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Archive for November, 2011

Strange November

Finally, on the last day of the month, we have a typical November day: overcast, cold, and a landscape that is grey and brown, melancholy if not depressing.

For it has been a strange November, more like September, rainy and windy but warm. How warm? I have seen forsythia and iris blooming, that’s how warm.

November is usually more like today, at least in the Midwest. And it must be like that -albeit with a more dramatic landscape- on the Isle of Skye, home of my paternal ancestors, and the place where Vashti Bunyan captured the feeling with this lovely tune, from the late 60s:

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Keeping America Safe

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Capitalism

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CLEVELAND, Ohio — It’s called The Forgotten Triangle, a sparsely populated no-man’s-land on the edge of Cleveland’s Kinsman neighborhood where the few remaining residents joke that the population doubles at night, when outsiders come to dump garbage, debris and tires.

It is in this most unlikely of places, on roughly an acre of land that itself had become an illegal dump, that three childhood friends came to form a business that is, as co-founder Keymah Durden says, more a “mission to transform the city of Cleveland.”

They started a farm.

Their goal: to produce healthy, tasty vegetables, farm-raised tilapia fish and jobs for inner-city residents the economy has passed by.

More, from The Cleveland Plain Dealer: http://blog.cleveland.com/metro/2011/11/three_childhood_friends_start.html

You can also view a video here: urban farm

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Red Owen is selling a lot of good books, including first editions of many distributist classics. Now that he is a commie, he doesn’t want them, but I’m sure someone  out there does:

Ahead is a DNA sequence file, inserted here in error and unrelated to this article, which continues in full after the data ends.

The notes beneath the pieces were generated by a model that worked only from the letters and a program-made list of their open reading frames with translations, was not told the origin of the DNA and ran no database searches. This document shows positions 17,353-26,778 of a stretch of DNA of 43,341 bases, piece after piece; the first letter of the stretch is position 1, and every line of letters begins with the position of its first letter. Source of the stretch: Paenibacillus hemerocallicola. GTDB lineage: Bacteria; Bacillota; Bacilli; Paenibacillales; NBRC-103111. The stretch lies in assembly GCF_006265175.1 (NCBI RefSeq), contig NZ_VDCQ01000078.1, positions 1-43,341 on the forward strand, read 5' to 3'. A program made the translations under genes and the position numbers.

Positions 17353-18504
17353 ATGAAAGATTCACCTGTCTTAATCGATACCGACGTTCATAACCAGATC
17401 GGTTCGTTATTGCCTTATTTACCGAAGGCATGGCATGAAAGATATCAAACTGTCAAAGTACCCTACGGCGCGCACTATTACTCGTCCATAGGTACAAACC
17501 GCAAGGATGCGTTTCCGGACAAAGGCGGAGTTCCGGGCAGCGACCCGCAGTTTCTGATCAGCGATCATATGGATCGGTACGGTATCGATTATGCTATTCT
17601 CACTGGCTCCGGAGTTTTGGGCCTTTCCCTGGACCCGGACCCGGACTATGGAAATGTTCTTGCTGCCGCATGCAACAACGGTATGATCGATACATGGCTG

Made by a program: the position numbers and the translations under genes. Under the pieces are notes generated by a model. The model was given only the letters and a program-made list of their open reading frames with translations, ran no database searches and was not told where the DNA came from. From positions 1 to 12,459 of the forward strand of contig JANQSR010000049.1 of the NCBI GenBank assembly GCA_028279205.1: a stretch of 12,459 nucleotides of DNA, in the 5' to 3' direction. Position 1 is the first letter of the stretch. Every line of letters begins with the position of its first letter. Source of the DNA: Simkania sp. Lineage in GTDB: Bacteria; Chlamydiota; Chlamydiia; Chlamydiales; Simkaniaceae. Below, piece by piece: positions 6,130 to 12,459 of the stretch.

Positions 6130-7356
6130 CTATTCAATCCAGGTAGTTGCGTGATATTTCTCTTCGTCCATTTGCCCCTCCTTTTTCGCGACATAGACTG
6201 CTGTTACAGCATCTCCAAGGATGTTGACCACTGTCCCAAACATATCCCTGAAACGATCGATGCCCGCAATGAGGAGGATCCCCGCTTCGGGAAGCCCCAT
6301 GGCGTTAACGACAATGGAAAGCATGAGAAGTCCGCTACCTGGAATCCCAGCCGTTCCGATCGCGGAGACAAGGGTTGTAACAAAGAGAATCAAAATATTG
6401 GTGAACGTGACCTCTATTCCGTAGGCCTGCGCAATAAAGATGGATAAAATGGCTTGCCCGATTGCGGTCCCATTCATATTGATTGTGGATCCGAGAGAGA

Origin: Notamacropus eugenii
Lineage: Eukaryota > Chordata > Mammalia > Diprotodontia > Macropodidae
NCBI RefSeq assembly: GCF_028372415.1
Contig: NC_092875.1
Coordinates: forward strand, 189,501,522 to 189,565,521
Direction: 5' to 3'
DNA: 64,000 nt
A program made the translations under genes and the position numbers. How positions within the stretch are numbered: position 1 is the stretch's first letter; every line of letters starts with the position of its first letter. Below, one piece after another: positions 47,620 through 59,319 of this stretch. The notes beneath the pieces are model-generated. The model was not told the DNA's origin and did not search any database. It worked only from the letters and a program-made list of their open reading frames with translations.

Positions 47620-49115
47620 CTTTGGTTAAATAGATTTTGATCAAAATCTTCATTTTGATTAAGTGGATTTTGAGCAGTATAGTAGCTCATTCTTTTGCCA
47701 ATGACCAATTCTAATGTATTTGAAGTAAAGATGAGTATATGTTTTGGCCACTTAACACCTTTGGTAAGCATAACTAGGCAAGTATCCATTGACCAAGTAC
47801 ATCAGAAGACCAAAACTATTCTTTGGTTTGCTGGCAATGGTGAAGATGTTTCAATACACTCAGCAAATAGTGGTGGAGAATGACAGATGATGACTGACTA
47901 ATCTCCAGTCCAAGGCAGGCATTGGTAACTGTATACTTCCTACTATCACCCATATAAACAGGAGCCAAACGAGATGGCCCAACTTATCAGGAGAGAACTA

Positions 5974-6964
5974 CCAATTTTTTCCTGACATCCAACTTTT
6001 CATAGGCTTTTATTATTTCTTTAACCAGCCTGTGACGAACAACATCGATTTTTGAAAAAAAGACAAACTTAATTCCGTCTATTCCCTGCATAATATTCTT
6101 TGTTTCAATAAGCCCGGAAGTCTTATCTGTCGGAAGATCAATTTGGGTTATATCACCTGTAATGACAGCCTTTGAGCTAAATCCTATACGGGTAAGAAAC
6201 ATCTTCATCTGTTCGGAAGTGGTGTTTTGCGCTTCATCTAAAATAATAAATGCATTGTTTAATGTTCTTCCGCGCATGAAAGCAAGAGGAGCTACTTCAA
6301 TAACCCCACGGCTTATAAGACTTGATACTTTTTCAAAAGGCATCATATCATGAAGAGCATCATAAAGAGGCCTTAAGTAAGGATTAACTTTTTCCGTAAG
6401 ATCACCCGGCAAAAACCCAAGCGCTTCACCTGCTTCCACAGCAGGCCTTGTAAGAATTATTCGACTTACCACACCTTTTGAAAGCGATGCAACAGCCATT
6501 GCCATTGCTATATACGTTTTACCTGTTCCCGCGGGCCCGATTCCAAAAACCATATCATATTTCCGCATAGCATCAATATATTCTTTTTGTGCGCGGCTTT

“Starting tomorrow, hopefully, I’m about to sell another batch of books.  Need cash to buy an alternator for the car and some decent whiskey and whisky for my dad and I to drink come Christmas.  So what’s up next is a bunch of ChesterBelloc (including some first editions — for instance, a first edition All Things Considered and a first edition A Chesterton Calendar, as well as a first edition of Belloc’s The Jews) and Distributist titles (including some rare things), with some Gilson, Gertrude Himmelfarb, books by and about Voegelin, a couple of first edition Robert Penn Warrens, books by and about Michael Polanyi, and a few other things.”

To snatch them up visit his blog: http://postochlophobist.blogspot.com/

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Jorma Kaukonen: Genesis

Jorma Kaukonen was the lead guitarist for Jefferson Airplane, and I found myself listening to his solo album Quah on Thanksgiving. Here is a live version of one of my favorite songs, from around 1990:

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A young woman in New York who has been covering the Occupy Wall Street protests wonders:

“The point is not that the cops are all bad guys while the occupiers are good, or even that Occupation is itself the answer. Rather, the question that Anne’s experience raises is this: how did it get to the point that many people’s only experience of close-knit community is a protest encampment? Why does this seem to be one of the only places where the more privileged … and the less privileged (those who have no Brooklyn apartment to go to, following the raid) actually come into contact with each other, live close by each other, have to deal with each other?”

More, from The Distributist Review: http://distributistreview.com/mag/2011/11/the-zuccotti-purge/

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